I was thinking how depressing it is that my writing friends continue to produce prose in conventional forms, and how I must pretend to find their success pleasing, and how much more envious I would be if they published a formally inventive novel to acclaim.

I was thinking I will never have an agent.

I was thinking I will never make enough from writing to pay even two months rent.

I was thinking I could never render you or our time together unsentimentally in prose.

I was thinking how non-writers patronise writers struggling to support themselves with their work and how much pleasure is taken in their failing to do so.

I was thinking how an unwritten rule in social conversation is never to speak in sentences over 30 seconds long.

I was thinking I am unsure if I find Courtney Bartnett’s music irritating or infectious.

I was thinking how pathetic it is when I resent attractive female writers for being both attractive and talented.

I was thinking how almost everyone resents brazenly displayed intelligence.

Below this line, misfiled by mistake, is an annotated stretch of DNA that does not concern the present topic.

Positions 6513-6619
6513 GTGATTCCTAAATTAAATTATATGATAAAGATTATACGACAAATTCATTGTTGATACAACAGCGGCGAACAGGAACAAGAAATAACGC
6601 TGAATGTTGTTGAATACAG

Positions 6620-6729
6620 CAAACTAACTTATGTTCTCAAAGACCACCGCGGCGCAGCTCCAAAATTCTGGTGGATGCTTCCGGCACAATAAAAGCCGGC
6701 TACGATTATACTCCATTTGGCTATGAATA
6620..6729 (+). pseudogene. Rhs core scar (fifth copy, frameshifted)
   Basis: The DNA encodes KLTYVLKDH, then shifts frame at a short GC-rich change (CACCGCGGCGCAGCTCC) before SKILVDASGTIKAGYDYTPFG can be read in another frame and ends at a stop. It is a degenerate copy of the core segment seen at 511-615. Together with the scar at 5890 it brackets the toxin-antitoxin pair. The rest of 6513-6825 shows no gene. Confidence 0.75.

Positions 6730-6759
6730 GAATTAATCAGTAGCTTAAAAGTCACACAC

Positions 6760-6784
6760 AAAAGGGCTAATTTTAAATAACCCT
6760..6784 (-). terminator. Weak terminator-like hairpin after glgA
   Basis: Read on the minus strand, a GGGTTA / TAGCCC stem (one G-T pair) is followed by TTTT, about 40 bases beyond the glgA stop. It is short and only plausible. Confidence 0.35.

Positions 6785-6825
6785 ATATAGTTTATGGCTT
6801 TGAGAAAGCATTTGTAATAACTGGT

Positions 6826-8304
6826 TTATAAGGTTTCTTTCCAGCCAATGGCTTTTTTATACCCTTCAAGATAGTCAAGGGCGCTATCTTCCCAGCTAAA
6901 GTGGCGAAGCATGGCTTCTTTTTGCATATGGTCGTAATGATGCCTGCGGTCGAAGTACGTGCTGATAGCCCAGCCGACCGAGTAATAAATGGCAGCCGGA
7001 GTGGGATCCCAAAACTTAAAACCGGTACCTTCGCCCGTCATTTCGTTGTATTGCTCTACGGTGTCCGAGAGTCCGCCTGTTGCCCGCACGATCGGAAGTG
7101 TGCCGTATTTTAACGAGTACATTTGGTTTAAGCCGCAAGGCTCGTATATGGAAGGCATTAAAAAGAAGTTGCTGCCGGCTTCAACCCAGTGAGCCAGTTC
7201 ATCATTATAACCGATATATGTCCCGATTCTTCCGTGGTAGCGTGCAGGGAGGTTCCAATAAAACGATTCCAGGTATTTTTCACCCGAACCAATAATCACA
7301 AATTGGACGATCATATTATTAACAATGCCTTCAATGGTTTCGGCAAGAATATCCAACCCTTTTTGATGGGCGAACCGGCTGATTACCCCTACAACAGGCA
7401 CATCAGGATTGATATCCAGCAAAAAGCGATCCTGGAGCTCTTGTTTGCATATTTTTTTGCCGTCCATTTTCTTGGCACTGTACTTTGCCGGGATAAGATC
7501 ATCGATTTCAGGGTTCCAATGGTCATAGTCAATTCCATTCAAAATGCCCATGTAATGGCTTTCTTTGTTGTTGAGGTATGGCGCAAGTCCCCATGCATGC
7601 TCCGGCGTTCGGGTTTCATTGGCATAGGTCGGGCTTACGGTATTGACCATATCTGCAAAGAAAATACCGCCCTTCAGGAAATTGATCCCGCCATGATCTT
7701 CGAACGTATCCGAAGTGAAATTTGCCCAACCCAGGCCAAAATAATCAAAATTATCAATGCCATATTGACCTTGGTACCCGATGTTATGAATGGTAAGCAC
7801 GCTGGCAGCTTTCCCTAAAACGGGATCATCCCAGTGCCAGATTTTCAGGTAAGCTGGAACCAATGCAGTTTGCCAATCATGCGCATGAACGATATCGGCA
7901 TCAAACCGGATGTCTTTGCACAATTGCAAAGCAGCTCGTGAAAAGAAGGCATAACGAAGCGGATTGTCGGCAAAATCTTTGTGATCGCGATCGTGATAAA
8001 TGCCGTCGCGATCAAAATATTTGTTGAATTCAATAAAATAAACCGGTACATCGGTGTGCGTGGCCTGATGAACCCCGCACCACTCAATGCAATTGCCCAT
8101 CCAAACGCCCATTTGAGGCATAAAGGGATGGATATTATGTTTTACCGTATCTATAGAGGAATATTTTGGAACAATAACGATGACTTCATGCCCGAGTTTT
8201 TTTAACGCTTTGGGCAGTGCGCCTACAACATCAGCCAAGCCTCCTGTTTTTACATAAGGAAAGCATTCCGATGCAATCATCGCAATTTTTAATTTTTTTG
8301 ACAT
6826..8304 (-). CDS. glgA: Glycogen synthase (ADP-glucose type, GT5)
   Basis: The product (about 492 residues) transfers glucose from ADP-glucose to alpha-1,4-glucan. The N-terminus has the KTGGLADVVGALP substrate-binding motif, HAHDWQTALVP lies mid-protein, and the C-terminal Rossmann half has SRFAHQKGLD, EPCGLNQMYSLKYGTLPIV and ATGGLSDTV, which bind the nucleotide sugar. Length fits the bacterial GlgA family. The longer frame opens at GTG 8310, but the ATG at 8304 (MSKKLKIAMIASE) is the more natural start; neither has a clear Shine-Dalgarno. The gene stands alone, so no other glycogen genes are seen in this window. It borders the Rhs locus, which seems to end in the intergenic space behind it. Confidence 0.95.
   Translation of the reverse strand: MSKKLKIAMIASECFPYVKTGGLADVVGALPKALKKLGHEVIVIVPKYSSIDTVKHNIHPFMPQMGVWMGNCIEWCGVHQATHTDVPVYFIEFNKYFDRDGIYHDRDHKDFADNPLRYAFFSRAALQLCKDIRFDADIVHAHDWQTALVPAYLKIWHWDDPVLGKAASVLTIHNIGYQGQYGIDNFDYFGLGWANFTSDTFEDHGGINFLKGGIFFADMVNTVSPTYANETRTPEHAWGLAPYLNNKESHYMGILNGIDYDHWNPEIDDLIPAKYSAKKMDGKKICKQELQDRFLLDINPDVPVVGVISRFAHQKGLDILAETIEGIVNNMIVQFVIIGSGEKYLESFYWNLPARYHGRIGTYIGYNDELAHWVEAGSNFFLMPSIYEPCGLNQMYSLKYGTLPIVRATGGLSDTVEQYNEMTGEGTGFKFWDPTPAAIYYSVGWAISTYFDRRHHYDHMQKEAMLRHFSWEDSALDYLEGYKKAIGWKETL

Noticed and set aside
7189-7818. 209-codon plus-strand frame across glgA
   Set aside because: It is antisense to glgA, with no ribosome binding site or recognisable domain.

I was thinking a friend of mine’s well-polished anecdotes might be rehearsed beforehand in the mirror.

I was thinking how important it is we can read together for hours in bed.

I was thinking I love my own company too much to sustain a long-term relationship.

I was thinking how fucking banal these thoughts might read to an outsider.

I was thinking how I have never met an unboring drunk.

I was thinking how little people care about social graces.

I was thinking I wasted £50 to watch, from a balcony a mile from the stage, a teensy Morrissey performing an uninspired set.

I was thinking how passionate love often struggles to transcend a fondness for shit novels and corny music.

I was thinking I will always be poor, and whether this should particularly bother me.

I was thinking only writers would have the arrogance to believe people might want to read a stream of their semi-varnished thoughts.

I was thinking I have 1325 Goodreads followers and hardly any of them wish to discuss books with me.